Carl Rogers, the founder of humanistic psychotherapy (non-directive therapy) talks about the power of listening to feelings, and reflecting them back to clients, in therapy (and in relationships in general).

Dr. Rogers states,

We give too little importance and consideration to an element which is extremely important…

It is one of the most delicate and important tools that we have [and I’m surprised by how rarely we see it].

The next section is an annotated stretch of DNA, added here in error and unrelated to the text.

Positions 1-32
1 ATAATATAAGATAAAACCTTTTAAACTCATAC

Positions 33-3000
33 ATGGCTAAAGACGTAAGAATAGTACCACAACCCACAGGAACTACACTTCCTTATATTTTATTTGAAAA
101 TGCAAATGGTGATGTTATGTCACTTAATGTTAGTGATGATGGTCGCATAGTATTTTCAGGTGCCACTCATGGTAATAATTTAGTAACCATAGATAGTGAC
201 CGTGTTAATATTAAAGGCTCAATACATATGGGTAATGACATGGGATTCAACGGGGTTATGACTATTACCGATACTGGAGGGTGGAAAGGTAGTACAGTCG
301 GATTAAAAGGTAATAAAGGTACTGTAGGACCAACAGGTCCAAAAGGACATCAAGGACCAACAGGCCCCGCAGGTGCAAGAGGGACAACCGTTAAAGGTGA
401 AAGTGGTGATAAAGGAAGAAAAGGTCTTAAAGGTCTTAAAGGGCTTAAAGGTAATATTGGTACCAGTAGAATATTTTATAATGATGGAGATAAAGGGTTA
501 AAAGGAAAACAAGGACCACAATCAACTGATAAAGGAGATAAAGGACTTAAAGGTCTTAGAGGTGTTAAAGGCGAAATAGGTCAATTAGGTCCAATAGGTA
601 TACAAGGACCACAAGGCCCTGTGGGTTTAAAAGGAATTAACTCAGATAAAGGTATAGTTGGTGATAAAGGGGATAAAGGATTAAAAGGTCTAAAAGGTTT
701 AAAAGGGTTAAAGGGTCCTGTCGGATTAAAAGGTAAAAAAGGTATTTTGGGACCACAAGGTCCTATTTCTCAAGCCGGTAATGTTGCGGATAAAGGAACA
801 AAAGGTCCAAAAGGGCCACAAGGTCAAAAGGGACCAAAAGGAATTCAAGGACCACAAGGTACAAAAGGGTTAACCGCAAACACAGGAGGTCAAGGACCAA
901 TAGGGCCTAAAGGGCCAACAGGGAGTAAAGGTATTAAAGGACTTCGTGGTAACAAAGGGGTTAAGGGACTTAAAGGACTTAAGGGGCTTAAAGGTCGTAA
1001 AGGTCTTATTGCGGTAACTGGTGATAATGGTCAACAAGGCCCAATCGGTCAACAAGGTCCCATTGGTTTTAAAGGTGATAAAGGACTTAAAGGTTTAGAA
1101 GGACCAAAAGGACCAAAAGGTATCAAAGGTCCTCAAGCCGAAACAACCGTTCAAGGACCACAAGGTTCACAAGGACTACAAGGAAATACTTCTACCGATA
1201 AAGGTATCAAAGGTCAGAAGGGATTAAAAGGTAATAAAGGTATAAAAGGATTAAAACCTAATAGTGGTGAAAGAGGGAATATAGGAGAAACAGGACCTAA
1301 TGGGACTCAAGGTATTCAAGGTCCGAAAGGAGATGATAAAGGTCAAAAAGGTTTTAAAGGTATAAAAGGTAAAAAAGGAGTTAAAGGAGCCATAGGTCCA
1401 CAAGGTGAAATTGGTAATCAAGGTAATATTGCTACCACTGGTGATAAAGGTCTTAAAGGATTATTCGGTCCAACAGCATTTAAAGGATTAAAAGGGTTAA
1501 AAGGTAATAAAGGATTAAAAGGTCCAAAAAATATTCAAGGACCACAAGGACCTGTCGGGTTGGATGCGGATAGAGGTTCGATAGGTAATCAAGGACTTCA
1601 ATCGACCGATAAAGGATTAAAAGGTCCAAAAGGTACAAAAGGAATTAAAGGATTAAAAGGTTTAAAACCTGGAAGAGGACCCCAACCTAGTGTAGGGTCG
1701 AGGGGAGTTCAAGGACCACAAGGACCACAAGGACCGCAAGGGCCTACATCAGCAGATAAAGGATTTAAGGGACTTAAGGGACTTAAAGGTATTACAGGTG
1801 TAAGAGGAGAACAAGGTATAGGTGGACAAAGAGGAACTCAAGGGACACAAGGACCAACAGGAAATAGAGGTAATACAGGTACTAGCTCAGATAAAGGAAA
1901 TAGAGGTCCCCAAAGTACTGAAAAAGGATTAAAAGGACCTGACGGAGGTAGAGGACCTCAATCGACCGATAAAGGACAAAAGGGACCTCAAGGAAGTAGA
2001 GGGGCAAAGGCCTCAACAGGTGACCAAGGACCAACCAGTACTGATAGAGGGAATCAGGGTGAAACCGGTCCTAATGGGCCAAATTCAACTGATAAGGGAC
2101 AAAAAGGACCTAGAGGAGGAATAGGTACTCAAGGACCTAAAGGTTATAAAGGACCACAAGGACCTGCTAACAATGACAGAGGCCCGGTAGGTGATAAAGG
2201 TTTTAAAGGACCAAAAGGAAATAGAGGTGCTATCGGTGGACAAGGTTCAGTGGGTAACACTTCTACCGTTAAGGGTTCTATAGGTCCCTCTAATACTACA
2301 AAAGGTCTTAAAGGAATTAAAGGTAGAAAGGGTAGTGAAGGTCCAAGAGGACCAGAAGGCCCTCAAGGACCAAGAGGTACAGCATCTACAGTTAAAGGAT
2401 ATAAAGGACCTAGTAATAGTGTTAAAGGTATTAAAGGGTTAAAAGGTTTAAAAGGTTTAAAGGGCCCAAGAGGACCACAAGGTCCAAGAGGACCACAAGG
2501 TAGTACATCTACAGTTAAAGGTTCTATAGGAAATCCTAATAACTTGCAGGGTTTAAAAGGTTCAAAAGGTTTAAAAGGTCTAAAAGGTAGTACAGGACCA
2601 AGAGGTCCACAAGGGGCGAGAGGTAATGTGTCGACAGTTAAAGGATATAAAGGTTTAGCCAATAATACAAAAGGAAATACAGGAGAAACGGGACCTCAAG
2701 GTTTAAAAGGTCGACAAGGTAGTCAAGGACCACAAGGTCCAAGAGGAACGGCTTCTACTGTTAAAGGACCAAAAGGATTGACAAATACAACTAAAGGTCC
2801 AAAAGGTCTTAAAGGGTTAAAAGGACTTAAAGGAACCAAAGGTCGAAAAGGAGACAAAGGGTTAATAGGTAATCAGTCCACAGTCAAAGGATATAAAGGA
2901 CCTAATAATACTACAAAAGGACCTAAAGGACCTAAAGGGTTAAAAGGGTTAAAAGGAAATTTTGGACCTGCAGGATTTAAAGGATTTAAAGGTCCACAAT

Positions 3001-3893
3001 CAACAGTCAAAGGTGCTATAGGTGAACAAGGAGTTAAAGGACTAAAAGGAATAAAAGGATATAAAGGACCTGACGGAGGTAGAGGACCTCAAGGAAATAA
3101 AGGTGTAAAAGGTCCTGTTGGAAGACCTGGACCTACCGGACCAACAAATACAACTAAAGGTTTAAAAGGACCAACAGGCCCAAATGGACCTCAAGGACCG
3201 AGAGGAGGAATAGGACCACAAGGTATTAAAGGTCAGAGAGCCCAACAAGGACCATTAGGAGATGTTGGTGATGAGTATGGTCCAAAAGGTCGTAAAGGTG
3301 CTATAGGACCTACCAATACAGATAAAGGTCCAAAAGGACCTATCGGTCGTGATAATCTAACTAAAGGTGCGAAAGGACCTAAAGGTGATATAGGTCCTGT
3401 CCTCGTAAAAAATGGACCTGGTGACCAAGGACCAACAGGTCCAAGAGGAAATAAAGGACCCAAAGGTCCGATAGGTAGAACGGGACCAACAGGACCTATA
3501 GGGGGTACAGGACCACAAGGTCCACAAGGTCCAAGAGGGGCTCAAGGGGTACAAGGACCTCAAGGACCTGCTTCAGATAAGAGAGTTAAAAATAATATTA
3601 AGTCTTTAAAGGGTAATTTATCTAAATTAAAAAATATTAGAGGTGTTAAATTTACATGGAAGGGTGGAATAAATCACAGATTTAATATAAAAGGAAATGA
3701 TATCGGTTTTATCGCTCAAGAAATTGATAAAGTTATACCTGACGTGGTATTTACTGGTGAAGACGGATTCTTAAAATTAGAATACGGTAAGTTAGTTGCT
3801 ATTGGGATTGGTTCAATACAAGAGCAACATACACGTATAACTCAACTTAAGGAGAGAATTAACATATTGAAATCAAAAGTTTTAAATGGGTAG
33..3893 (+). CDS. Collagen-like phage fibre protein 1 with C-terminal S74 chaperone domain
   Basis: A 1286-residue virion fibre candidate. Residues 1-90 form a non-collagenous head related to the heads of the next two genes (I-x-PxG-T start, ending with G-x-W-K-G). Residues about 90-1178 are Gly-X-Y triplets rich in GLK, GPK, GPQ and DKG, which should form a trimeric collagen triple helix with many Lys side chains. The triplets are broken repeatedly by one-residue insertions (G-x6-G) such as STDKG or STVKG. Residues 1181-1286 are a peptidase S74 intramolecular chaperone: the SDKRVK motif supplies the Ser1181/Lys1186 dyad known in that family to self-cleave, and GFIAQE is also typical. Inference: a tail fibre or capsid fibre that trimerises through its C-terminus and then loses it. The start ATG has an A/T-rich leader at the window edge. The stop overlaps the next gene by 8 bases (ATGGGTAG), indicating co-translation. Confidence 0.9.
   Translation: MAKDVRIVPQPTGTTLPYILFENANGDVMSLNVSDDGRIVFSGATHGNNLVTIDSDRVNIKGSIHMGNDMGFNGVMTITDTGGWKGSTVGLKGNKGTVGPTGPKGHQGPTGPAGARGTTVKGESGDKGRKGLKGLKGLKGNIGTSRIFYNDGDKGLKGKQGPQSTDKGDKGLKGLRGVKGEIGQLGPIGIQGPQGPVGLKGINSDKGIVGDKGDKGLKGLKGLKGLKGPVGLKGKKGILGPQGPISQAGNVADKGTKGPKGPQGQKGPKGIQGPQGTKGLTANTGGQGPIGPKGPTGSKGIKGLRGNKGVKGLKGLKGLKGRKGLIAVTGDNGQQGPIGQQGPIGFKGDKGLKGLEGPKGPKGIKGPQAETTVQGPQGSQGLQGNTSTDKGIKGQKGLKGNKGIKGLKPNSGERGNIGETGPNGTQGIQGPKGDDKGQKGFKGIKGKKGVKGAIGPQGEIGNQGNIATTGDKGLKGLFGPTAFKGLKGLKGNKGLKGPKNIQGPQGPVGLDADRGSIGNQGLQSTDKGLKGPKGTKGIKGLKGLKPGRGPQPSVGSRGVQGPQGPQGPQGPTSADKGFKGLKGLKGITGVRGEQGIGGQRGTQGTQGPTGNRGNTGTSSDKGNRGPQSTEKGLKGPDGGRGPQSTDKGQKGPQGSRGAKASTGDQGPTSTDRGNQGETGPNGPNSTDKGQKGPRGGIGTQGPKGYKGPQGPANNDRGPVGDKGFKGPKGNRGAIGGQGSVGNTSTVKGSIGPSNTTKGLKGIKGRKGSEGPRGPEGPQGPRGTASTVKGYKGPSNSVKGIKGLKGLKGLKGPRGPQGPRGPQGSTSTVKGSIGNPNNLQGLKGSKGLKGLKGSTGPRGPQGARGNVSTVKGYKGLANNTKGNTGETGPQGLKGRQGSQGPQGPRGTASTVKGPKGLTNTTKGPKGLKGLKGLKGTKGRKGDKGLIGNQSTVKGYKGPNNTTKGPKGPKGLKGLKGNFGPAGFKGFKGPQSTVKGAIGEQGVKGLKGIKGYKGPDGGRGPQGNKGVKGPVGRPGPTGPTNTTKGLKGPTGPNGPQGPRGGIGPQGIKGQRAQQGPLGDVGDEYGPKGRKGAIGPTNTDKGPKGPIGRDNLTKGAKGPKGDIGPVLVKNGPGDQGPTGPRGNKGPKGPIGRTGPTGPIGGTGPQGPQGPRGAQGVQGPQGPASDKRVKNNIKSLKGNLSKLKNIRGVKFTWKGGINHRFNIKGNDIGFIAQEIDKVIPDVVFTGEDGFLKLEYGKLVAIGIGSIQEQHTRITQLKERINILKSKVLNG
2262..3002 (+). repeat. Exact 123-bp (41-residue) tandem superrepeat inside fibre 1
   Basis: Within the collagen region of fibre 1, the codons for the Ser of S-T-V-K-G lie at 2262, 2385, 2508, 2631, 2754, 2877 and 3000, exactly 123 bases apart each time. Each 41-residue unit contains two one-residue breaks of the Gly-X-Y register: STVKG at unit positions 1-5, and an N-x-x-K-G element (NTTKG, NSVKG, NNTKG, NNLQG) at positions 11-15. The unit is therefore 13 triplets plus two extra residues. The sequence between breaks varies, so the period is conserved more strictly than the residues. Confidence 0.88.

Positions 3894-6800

Rogers describes that he was surprised when we learned that “simply listening” to clients “very attentively” was an important part of being helpful…in his opinion, it seemed preposterous at first that such a passive thing could be so useful.

But he soon learned that the non-directive approach to therapy was not “passive.” Rogers describes that the most effective listening is when you (1) listen for the feelings and emotions concealed behind a person’s (client’s) words, then (2) find “patterns of feeling” behind the words of the person, and then (3) reflect back to the person (or client) that you understand both what they are saying, and what they are feeling.